Q: Do I charge HST if I make less than 30000?

A: Earn, not make, and you don’t have to, but I strongly recommend it.

Q: What are the CRA invoice requirements?

Better worded as what are the invoice requirements if I am registered for the GST / HST?

A: To have your GST / HST number clearly displayed on the bottom of your invoices so people who pay you GST / HST know you are actually registered.

Q: How does GST or HST work?

A: Basically, if you sell or provide goods and services in Canada, you must charge customers the Goods and Services Tax (GST) or the Harmonized Sales Tax (HST) unless your business qualifies as an exception.

If your Canadian business fits one of the exceptions, it won’t have to charge, collect and remit GST/HST.
The two possible exceptions are:
1. You sell or provide a good or service that the CRA has classified at being “zero-rated” or “exempt”
2. You are a small supplier

Zero-rated goods and services, such as exports, medical devices or basic groceries, are charged 0% HST. Exempt goods and services, such as golf or music lessons, child care, etc., are exempted from GST/HST, so they are not subjected to the tax.

A small supplier is one who has total taxable revenues before expenses from all your businesses of less than $30,000 or less in the last four consecutive calendar quarters and in any single calendar quarter.

Q: Any industries or professions have to apply for GST / HST right away?

A: Yes. Taxi and limousine operators and non-resident performers have to charge GST/HST even if they are small suppliers.

Q: Do I want to register for GST / HST even though I’m considered a small supplier?

A: Yes

Q: How do I register for GST/HST?
CRA makes registration easy for Canadian’s. You can register by phone (call the Canada Revenue Agency at 1-800-959-5525), online, by mail or even in person at a tax office.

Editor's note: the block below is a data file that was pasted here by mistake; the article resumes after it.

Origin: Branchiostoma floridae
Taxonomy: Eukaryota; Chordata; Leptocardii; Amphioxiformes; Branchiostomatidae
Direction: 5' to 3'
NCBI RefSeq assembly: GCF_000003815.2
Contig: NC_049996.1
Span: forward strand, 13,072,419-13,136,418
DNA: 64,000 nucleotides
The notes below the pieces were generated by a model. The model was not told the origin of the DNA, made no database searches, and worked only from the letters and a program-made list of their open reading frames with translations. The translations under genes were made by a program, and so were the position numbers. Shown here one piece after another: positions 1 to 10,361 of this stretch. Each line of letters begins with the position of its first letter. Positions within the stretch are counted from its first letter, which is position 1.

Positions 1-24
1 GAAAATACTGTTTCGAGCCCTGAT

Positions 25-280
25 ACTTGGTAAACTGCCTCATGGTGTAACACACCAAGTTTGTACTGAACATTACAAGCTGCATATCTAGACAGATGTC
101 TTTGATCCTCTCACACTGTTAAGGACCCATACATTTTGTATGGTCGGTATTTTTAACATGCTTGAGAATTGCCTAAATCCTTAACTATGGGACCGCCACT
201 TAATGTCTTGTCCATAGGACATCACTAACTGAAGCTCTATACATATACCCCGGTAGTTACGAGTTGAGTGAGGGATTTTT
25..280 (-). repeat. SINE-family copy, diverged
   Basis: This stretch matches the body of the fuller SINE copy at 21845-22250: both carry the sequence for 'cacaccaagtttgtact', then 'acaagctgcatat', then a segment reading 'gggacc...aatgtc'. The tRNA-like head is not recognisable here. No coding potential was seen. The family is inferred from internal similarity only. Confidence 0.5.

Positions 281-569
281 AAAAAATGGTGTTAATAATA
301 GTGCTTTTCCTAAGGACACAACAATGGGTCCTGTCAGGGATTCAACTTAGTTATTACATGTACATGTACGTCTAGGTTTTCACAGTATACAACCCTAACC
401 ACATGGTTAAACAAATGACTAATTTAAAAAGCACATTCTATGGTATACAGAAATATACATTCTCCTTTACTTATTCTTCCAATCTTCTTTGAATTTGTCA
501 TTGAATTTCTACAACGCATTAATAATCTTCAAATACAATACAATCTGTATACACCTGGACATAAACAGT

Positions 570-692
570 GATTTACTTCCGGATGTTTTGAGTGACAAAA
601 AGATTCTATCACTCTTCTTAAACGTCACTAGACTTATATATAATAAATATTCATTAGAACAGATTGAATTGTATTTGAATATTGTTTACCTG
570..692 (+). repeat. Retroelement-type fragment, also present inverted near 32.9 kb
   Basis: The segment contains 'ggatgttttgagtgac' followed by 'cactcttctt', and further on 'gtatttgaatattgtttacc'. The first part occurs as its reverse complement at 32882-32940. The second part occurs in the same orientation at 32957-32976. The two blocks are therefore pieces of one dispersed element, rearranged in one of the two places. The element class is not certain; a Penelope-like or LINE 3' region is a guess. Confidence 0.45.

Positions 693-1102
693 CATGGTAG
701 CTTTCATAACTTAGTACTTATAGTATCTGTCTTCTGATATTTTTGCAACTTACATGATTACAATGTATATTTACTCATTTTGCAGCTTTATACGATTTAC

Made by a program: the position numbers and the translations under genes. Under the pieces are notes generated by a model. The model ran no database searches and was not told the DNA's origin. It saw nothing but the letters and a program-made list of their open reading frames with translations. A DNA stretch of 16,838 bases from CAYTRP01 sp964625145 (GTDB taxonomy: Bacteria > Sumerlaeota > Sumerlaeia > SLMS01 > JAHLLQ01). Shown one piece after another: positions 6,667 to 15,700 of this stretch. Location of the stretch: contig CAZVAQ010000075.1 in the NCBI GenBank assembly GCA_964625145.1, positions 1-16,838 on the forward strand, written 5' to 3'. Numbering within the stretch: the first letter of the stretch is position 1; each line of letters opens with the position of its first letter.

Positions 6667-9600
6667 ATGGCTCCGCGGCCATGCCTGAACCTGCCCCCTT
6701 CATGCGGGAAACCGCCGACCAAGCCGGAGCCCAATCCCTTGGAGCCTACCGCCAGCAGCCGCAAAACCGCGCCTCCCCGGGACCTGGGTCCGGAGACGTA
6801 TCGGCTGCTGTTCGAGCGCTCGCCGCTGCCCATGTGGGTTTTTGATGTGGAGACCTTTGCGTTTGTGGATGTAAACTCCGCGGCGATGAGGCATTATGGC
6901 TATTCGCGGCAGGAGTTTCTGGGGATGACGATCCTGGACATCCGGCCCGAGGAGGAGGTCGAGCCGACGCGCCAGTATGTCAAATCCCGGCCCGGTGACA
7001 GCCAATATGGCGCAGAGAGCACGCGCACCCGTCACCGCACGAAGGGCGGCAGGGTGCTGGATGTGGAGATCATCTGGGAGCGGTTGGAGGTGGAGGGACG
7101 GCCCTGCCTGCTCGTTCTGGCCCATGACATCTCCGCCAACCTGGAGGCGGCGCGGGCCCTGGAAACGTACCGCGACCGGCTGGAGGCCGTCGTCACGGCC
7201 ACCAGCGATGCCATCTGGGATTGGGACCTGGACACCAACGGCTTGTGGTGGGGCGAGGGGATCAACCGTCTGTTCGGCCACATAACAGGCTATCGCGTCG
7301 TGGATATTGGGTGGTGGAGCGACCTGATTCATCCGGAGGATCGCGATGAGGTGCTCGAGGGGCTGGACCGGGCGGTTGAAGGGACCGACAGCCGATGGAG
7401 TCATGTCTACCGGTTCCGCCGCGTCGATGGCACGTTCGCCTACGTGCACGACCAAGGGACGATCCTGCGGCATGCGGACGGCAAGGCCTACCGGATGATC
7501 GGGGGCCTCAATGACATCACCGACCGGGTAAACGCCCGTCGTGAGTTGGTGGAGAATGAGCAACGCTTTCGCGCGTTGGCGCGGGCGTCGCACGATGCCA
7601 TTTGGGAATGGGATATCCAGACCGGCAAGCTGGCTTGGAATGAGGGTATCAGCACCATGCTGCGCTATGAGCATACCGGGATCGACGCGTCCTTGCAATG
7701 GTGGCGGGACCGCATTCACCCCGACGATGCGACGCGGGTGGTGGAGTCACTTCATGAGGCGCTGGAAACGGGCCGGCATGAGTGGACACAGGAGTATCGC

(Note that if your business is in Quebec, you need to contact Revenu Quebec instead at 1-800-567-4692 as they deal with GST/HST in that province.)

If your small business starts out as a small supplier and you make more than the small supplier limit ($30,000) you’ll want to register for GST/HST right away; in the eyes of the Canada Revenue Agency, you are now a GST registrant and you:
1) have to collect GST/HST on the supply that made your revenue go over $30,000;

2) have to register within 29 days of the day that you made the supply that made your revenue go over $30,000.

What causes problems for small businesses is they don’t realize they’ve gone over the limit until some time later when they’re doing the books and then discover they didn’t charge the GST/HST when they should have.  Small suppliers must watch their revenue carefully.

Q: What is a BN?

A: When you register, your business will be assigned a business number (BN); this is the number that you and the CRA will use to identify your business. (You’ll be using it on all your invoices, in your accounting system, and in all your tax-related correspondence with the CRA.)

Q: Do I need to charge the GST/HST?

(Answers the question whether or not you need to charge GST/HST on your sales of goods or services.)

A: Sales of zero-rated or exempt goods and the small supplier exception are discussed later.

Q: Shipping Out of Province: Should You Charge GST/HST?

A: Yes.  Depends on the province you are shipping to.  They pay the applicable rate in their province.

Q: What’s the difference between zero-rated and exempt goods and services?

A: These are two special classes of goods and services that the customer does not pay GST/HST on but in the case of zero-rated goods you, the provider of goods or services, can still claim input tax credits.

Hope this helps!

If anyone has any questions, concerns or comments about the GST/HST and need additional assistance, please contact us at tax@goldhar.ca.

 

 

Thursday Thirteen: 13 Ways to Know You Need New Tax Representation.

Since today is Thursday, I thought a Thursday Thirteen themed post might be a good change of pace!

Here are 13 things that should NEVER be said to someone with a tax problem, from someone who claims to want to help (or just your money).

Each quote below was an actual quote uttered by a tax solution representative or accountant to a prospective client in my presence.

Sit tight, and get ready to shake your head in disbelief…

13.  “GST, HST, PST… They’re all the same.”